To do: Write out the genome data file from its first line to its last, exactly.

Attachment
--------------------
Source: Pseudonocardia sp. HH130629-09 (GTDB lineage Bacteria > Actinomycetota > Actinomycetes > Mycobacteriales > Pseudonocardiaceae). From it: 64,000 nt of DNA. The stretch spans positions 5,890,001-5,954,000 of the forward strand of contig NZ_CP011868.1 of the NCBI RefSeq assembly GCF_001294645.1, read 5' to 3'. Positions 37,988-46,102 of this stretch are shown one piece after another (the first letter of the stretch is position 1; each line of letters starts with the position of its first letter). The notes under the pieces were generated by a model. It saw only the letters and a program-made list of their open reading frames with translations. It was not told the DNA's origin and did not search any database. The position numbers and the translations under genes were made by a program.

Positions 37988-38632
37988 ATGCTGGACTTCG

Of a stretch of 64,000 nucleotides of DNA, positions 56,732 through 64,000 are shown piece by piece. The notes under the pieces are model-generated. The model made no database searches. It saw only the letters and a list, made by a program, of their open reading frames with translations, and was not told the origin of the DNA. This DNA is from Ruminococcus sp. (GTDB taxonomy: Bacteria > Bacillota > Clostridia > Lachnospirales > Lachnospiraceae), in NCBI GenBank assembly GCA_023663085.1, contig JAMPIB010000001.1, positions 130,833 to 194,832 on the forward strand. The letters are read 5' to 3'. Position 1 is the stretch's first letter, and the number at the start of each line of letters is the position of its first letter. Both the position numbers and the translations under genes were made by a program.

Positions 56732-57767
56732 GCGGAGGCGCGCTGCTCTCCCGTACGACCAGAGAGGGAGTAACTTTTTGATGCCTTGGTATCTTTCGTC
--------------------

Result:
Source: Pseudonocardia sp. HH130629-09 (GTDB lineage Bacteria > Actinomycetota > Actinomycetes > Mycobacteriales > Pseudonocardiaceae). From it: 64,000 nt of DNA. The stretch spans positions 5,890,001-5,954,000 of the forward strand of contig NZ_CP011868.1 of the NCBI RefSeq assembly GCF_001294645.1, read 5' to 3'. Positions 37,988-46,102 of this stretch are shown one piece after another (the first letter of the stretch is position 1; each line of letters starts with the position of its first letter). The notes under the pieces were generated by a model. It saw only the letters and a program-made list of their open reading frames with translations. It was not told the DNA's origin and did not search any database. The position numbers and the translations under genes were made by a program.

Positions 37988-38632
37988 ATGCTGGACTTCG

Of a stretch of 64,000 nucleotides of DNA, positions 56,732 through 64,000 are shown piece by piece. The notes under the pieces are model-generated. The model made no database searches. It saw only the letters and a list, made by a program, of their open reading frames with translations, and was not told the origin of the DNA. This DNA is from Ruminococcus sp. (GTDB taxonomy: Bacteria > Bacillota > Clostridia > Lachnospirales > Lachnospiraceae), in NCBI GenBank assembly GCA_023663085.1, contig JAMPIB010000001.1, positions 130,833 to 194,832 on the forward strand. The letters are read 5' to 3'. Position 1 is the stretch's first letter, and the number at the start of each line of letters is the position of its first letter. Both the position numbers and the translations under genes were made by a program.

Positions 56732-57767
56732 GCGGAGGCGCGCTGCTCTCCCGTACGACCAGAGAGGGAGTAACTTTTTGATGCCTTGGTATCTTTCGTC